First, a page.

French President Emmanuel Macron and European Commission President Ursula von der Leyen will be visiting China this week. The immediate focus will be on Beijing’s positioning towards Russia’s war on Ukraine. A longer-term question is to which degree the EU might be willing to reconsider the bilateral investment agreement currently stuck in the European Parliament.
The center-right National Coalition Party has won the parliamentary elections, ousting internationally popular center-left PM Sanna Marin. With Marin’s Social Democrats relegated to third position, the National Coalition Party now has the choice between a grand coalition with the center left and – more likely – cooperation with the far-right Finns Party. Unlike in the past, the risks to European policy from a right-of-center government are limited, as long as the Finns Party manages to enforce a more restrictive approach to immigration.
The impeachment case against President Guillermo Lasso goes to the National Assembly (AN)’s audit and oversight committee today, 3 April, having obtained Constitutional Court approval last week. The committee will have 30 days to examine the case and produce a final recommendation. A plenary vote involving a two-thirds majority would be needed to seal Lasso’s impeachment; Lasso’s coalition numbers just 24 out of 137 in the AN. Lasso has the option of activating the mechanism known as “mutual death” (“muerte cruzada”), under which the AN would be dissolved and fresh elections – both presidential and legislative – would be called. Lasso has not ruled out triggering muerte cruzada but implied in an interview yesterday, 2 April, that he would let the impeachment process advance before considering this route, which he conceded would most likely benefit his main political enemy, the Union for Hope (UNES) coalition loyal to former president Rafael Correa (2007-2017).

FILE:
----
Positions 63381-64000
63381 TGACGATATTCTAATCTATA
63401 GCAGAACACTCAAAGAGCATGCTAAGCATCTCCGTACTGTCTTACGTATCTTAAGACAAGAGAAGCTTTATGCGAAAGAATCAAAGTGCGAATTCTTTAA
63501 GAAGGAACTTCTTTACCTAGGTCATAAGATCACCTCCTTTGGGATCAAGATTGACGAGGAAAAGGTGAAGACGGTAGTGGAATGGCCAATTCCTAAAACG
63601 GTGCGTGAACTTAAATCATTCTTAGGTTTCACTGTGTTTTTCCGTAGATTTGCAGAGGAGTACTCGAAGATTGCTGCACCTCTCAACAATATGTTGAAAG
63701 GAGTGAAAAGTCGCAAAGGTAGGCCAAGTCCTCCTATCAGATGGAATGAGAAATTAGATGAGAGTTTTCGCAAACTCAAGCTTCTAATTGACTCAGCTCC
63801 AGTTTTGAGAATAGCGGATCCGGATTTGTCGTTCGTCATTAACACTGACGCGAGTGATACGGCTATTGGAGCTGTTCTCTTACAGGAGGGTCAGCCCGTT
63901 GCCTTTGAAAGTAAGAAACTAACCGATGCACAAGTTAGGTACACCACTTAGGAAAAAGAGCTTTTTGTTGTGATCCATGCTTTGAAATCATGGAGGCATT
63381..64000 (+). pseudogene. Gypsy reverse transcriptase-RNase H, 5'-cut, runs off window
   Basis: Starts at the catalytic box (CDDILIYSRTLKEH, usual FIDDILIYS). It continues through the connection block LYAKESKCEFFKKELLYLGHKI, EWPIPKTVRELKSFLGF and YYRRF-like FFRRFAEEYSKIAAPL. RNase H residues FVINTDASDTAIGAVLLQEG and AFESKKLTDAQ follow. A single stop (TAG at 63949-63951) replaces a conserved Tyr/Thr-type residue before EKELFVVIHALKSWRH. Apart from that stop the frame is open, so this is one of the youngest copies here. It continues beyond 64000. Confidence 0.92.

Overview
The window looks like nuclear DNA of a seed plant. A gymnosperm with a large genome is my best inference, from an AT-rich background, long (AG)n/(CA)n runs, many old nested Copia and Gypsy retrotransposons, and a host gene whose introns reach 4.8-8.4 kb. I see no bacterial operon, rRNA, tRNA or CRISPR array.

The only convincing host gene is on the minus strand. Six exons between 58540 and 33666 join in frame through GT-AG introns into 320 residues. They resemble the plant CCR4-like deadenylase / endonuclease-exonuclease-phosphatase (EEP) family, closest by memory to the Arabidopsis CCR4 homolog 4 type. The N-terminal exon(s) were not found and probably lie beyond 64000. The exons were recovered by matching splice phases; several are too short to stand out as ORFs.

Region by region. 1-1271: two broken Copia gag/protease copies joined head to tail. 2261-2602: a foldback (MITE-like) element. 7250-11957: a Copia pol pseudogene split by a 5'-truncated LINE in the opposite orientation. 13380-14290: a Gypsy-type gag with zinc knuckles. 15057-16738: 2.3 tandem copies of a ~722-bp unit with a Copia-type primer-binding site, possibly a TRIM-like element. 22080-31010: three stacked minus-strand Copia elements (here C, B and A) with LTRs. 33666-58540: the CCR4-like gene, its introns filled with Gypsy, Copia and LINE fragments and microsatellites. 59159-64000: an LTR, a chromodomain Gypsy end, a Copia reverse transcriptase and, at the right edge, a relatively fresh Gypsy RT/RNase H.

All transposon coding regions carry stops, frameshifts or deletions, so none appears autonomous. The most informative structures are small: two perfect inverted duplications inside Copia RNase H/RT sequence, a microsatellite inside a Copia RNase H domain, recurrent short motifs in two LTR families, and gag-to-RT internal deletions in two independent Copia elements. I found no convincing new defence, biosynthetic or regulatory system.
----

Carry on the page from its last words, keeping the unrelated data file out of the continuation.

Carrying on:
MIDDLE EAST AND AFRICA
The government has missed its last-stated target of end of March to secure approval from the International Monetary Fund (IMF)’s Executive Board on its in principle USD 3bn bailout loan from the Fund. However, talks between the administration and international bondholders are progressing, as part of Ghana’s bid to restructure its external debt. Meanwhile, the government has made some positive strides on domestic fiscal reforms last week with the approval of three tax measures in parliament despite pushback from opposition members of parliament (MPs). The tax reforms are part of efforts to meet conditions set under the yet-be-approved IMF deal, and specifically a target to increase revenue mobilization by GHS 4bn (approximately USD 344mn) annually.
Graph of the Week
Two weeks after the announcement of the spring budget, the popularity of the UK government does not appear to be rising. In fact, a majority of those who supported the Conservative Party in 2019 score the government very low in some of the most politically important issues. The reduction of NHS waiting times and bringing down inflation are two policy areas where current and former Conservative voters are particularly dissatisfied. Similarly, around half of these voters remain skeptical about the levelling-up agenda – a share of the electorate that is likely to be interested in Labour’s agenda. Local elections in May will give an idea of the key topics that are likely to dominate UK politics until the next general election.